Pastor Debbie's E-Devotion - July 31, 2020


 When I first tried meditation in college, the facilitator told us to close our eyes and imagine a peaceful place. I readily called Lake Mary to mind. It was the place my father had spent his summers growing up. And because his parents later bought a cabin near the lake, it was also a place we spent time as a family each year. There wasn’t a TV, and it was before the internet or laptop computers, so when you went to the cabin you really got away from things. We read books, we played cards and board games, we’d sit on the porch and listen to the birds and the wind rustling through the pine trees, and we went on lots of hikes. As a child, I wasn’t a real fan of the hikes. I was the youngest and the slowest, and always brought up the rear. It felt as though every time I caught up the others would start again, so I was perpetually behind. My whole family reports that I complained easily and regularly. Despite everyone’s recollections of my whining, Lake Mary was a favorite place. As an adult, I looked forward to our time back at the cabin.


In 2015, Rick, Ruth, and I made the trek up the hill (it’s about 6 hours from Los Angeles—in the highest mountains in the contiguous US) and had a family trip anticipating Steven’s arrival in our family. We had a fun family photoshoot at the lake, which was very low that year and allowed us to walk in what would normally be covered by water. This year is the first year we’ve been able to come back to visit. We waffled on whether we should make the trip—was it safe with COVID and could we properly keep our family safe? Those were not easy decisions, but we’ve tried to be very cautious in the Pandemic and believed the family time together would be important. And, it was amazing. The familiarity of the sights and sounds was so good for me in mind, body, and Spirit. We did many of the hikes I did as a child, but this time I didn’t whine. Instead, I looked around and appreciated the changing vistas, the amazing diversity of God’s creation, even in such a small (relative) area, and I relished making memories with my kids. The porch still offers the same sweet solace—the smell of pine warmed by the sun, the chipmunks racing around outside (which our kids LOVED and named and chased all day every day!), the sterling jays dropping by for a visit, and the forced disconnect—there’s a TV now…but only with a DVD player, still no internet or cable.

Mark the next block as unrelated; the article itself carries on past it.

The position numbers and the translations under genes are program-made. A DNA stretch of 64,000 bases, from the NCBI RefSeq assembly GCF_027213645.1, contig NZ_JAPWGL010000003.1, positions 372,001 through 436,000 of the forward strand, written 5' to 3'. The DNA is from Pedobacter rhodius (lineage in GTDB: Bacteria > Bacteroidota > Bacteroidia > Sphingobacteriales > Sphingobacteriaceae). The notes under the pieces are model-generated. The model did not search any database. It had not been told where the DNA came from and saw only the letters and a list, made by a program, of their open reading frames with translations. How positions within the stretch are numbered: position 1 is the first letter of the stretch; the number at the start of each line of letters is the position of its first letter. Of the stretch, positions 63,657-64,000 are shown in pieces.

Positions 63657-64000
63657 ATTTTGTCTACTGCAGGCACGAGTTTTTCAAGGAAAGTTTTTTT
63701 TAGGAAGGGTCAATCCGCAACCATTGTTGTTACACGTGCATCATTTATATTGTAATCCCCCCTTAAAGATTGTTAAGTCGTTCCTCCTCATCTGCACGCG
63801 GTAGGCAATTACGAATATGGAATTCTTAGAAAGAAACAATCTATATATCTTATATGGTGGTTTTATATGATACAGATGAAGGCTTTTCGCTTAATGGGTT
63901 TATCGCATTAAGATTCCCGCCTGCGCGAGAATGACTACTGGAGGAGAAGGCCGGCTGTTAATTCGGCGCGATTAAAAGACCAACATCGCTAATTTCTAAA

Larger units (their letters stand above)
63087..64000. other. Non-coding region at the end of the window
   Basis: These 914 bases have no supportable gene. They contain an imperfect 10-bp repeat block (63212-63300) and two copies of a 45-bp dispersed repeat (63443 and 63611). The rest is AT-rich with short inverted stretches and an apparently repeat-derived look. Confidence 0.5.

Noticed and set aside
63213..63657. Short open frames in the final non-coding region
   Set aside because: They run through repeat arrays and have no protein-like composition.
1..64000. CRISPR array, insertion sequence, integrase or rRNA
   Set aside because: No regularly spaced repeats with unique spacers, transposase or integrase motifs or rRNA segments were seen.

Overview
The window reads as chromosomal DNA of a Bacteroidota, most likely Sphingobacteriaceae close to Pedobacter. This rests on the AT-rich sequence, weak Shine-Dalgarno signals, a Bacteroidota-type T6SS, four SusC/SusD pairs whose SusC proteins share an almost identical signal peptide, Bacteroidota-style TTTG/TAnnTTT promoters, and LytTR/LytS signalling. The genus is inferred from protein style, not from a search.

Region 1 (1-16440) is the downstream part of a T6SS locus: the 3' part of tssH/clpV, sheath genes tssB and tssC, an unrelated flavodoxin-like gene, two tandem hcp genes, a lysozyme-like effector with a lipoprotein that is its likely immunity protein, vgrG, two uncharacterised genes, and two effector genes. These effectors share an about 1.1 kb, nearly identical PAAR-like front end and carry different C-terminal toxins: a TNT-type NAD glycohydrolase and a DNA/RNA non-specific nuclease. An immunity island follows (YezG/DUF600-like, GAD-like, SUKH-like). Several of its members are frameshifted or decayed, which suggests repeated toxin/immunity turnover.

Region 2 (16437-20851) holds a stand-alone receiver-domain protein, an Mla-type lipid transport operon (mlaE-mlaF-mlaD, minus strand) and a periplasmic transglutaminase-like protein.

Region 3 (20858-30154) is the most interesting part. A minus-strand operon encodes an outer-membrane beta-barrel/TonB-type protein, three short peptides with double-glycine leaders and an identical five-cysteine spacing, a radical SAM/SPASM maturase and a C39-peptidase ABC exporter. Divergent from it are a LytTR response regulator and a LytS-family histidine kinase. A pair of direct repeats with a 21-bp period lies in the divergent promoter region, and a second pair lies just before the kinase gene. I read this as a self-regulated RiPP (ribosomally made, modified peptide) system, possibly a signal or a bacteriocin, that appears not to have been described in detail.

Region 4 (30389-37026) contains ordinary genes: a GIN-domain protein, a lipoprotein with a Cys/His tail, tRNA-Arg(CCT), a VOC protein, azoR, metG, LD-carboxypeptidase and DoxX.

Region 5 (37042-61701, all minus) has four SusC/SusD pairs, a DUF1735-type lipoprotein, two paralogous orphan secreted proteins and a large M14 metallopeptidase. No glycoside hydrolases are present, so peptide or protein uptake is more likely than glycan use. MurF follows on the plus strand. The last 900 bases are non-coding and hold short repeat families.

This truly was Sabbath time—a chance for rest and restoration, renewal, and nurturing of my whole self.
As you know, living in the pandemic has been hard. It’s been hard to adapt, and then adapt again, and then adapt some more. While I think we are out of “crisis mode”, it’s been hard to settle in and imagine life and ministry for the long view. Stopping for extended Sabbath has helped me reset and hopefully will help me settle into more of our new norms in terms of planning and imagining life as a church in the foreseeable future.
I’m very grateful we get to go home to Moscow. July is the anniversary month, so to speak, for United Methodists, it marks the beginning of the appointment year and while it goes fairly unnoticed when we are reappointed (meaning sent back to the same church instead of sent to a new one), it’s still pretty cool to think we are starting year 5 together at Moscow First. I love doing church with all of you. And despite the pandemic, I’m excited for another year together.
We are traveling home this weekend and I covet your prayers for safe travels. I’ll be sheltering at home this next week to help ensure we haven’t picked up the virus while we were away, and I’m excited to be reading for and studying for our next worship series on grace. I’ll be available by phone and email if there’s anything you’d like to discuss.


In Christ,
Pastor Debbie


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